Some people love Facebook, others hate it, and many have a little of both. It can be a great way to keep in contact with old friends and relatives, but it’s also a great way for third parties to harvest loads of free data that may not be used the way you want. Plenty of social sites have popped up over the years in the hopes of dethroning Facebook, but not many have had the goods, or really provided much that would entice a user to switch.
Not long ago, a couple students got together and decided to do something a little different: an open and distributed social network that did not rely on a single company or website to host all the data. Instead, anyone who wishes can create a node for their friends, and users of these nodes can communicate without handing over all their data. This is Diaspora, and right now it’s in some of the early testing phases. We’ve put together an overview of what Diaspora has got now and where it’s likely to go in the future.
Note: This service is currently VERY EARLY in its development, and is far from providing the same level of maturity and functionality found in a mature site like Facebook. Think of this not as a product but as a preview.
Right now, if you don’t wish to run your own server node, you need an invite from JoinDiaspora.com. Invites aren’t terribly hard to come by, particularly since the main page offers a form were you can enter your email and they will send an invitation directly to you. As soon as you’re in, you’re given 5 invites of your own to share with friends.
The profile creation is much like you’d find on any similar site, and asks for basic info like name, birth date, and bio.
The next step is to set up your Aspects. This is somewhat similar to the groups you’d find on other sites, but aspects are built right in to the core of how Diaspora is used (more on that later). In short, aspects allow you to sort your contacts into isolated groups which can be read or posted to individually.
Finally, you can choose any other social sites to connect to your Diaspora. This means that by posting to your Diaspora node, you can automatically have those posts sent to Facebook, Twitter, and presumably other social sites in the future.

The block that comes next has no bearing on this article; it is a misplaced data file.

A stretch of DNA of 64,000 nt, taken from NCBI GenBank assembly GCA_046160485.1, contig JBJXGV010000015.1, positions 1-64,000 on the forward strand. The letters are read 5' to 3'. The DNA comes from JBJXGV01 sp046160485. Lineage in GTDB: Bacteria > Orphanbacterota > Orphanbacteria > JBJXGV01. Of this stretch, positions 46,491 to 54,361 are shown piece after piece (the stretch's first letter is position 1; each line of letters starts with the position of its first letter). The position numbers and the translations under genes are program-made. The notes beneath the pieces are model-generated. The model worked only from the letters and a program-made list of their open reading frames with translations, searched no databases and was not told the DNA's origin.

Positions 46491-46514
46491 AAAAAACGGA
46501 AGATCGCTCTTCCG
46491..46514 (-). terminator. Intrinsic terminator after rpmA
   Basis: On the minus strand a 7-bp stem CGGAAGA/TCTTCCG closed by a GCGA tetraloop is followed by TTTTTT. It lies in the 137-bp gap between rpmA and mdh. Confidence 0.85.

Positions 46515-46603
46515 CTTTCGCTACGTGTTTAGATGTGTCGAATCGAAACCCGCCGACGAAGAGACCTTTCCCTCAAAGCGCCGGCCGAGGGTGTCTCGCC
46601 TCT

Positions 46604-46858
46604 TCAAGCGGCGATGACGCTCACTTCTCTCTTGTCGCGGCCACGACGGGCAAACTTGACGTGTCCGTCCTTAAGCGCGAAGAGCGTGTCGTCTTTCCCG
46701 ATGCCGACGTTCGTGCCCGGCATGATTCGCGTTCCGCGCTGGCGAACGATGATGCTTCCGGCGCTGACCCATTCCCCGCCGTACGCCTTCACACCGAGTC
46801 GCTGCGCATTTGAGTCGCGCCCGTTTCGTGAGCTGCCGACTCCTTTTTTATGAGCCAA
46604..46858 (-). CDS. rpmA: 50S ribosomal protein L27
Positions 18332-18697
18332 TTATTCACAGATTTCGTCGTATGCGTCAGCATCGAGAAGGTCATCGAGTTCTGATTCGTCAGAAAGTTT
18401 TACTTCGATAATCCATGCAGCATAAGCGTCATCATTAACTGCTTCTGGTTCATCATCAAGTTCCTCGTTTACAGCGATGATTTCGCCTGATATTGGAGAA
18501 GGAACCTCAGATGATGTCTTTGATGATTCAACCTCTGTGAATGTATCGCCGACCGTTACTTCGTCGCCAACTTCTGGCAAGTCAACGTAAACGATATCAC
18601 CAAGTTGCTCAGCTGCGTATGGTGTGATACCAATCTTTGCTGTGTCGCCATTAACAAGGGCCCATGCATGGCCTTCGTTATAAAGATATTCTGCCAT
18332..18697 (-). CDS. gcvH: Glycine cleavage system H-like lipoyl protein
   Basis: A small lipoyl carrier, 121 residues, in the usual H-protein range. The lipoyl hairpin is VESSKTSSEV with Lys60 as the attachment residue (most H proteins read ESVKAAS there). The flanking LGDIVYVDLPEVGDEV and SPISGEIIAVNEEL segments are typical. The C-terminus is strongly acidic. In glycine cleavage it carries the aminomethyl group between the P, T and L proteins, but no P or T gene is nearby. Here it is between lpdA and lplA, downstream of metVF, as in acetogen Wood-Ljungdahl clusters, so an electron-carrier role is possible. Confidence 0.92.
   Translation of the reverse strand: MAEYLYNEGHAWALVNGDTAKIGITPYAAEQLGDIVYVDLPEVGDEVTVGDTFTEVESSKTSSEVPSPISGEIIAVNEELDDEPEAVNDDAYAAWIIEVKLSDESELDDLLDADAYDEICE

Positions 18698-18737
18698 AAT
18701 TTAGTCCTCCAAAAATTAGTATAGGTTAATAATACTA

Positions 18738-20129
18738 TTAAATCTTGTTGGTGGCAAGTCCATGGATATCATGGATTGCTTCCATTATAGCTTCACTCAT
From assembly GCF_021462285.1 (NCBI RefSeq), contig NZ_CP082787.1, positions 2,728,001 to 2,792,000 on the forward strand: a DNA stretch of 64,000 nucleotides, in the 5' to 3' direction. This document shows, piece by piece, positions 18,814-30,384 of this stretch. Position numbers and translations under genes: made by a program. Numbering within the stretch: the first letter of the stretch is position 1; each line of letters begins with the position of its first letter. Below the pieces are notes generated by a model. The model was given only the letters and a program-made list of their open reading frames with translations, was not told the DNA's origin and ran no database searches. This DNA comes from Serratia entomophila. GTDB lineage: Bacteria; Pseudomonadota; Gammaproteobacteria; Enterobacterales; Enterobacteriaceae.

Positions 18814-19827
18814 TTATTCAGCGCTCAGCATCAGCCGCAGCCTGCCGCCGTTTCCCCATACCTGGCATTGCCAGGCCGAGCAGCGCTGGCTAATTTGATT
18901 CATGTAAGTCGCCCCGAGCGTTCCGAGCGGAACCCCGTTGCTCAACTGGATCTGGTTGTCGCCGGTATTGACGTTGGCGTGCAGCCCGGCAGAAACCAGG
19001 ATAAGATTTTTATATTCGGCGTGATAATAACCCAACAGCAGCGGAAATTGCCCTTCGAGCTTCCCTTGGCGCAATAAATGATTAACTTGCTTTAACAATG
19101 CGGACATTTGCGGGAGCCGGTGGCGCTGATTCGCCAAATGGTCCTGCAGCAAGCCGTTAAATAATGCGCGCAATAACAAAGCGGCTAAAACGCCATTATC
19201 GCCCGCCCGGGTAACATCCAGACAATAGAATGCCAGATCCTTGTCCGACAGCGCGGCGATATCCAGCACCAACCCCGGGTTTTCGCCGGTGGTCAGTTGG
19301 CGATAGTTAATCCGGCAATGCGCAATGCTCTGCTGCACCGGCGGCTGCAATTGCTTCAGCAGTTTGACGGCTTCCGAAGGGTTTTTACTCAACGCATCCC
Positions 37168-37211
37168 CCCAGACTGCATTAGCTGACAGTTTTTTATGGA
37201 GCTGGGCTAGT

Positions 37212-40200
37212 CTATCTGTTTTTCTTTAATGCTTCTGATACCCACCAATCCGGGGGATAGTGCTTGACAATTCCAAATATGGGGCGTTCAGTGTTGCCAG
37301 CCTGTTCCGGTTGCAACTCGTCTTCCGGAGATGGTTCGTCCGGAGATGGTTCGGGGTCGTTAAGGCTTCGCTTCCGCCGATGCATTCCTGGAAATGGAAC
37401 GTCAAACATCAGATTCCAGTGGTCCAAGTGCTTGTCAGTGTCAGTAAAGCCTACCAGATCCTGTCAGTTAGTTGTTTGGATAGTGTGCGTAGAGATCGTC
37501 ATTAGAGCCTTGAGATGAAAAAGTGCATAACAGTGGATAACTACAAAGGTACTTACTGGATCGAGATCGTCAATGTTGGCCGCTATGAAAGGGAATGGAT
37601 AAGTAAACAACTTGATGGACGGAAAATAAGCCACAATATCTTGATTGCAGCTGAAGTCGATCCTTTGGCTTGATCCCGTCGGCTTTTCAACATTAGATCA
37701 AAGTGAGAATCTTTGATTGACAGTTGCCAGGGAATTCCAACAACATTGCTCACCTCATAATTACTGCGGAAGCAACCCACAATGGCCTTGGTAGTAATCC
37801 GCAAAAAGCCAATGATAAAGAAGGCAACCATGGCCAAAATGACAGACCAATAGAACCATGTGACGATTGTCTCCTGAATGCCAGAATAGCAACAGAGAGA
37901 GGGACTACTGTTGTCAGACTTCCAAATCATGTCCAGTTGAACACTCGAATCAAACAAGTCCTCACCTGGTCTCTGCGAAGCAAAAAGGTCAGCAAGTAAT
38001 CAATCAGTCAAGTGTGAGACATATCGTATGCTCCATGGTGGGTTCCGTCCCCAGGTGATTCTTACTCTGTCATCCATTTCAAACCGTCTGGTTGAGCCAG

Your “default” page is Home, and from here you can read your most recent updates as well as post to your entire network.
Here is where the similarities to Facebook start to fade. As mentioned earlier, Aspects are an important part of how Diaspora operates. Instead of one main page where all updates are read and written, you can instead use the tabs, at the top of the screen, to read or post specifically to certain aspects.
A post to the Family aspect will not show up to people under Work. This is important, as it can help prevent some of the notorious “Oh, I forgot that my boss reads my Facebook” problems we’ve all heard about.
Contacts can span across multiple aspects. Damien, for example, is a work contact and a friend, and Diaspora will allow me to put him in both groups where he will see posts to both aspects.
The biggest complaint many users (including this author) have about Facebook is their horrendous track record regarding user privacy. In fact, this very thing was one of the major motivating factors in the design of Diaspora.
This is done in three ways: by aspects, by node isolation, and by the fact that no one “owns” or “controls” Diaspora as a whole. Data posted to one aspect is not shared with another, each node holds its own user data that is not propagated across the whole network, and the software itself is free and open source. Combined, this means that no user, server, or company has access to everyone’s data. If an individual node becomes compromised, it does not affect other users on other nodes.
Now before I claiming that Diaspora is bulletproof, I’d like to add another disclaimer about the fact that this system is still in the early stages of development, and quite likely still has some security issues to iron out. However, presuming the server software itself is secure, I believe it’s reasonable to say that the basic design philosophy of Diaspora is much more privacy-friendly than that of many other social services.
It’s still rough, it’s still missing a LOT of features we’ve come to expect from such services, and there aren’t very many users yet. That said, Diaspora clearly has some great design elements, and it’s this author’s opinion that the decentralized node system is probably Diaspora’s “killer feature“. Even if it does not succeed in knocking down Facebook, it’s all but guaranteed that Diaspora will spur innovation in the field, and that’s something that will benefit everyone.
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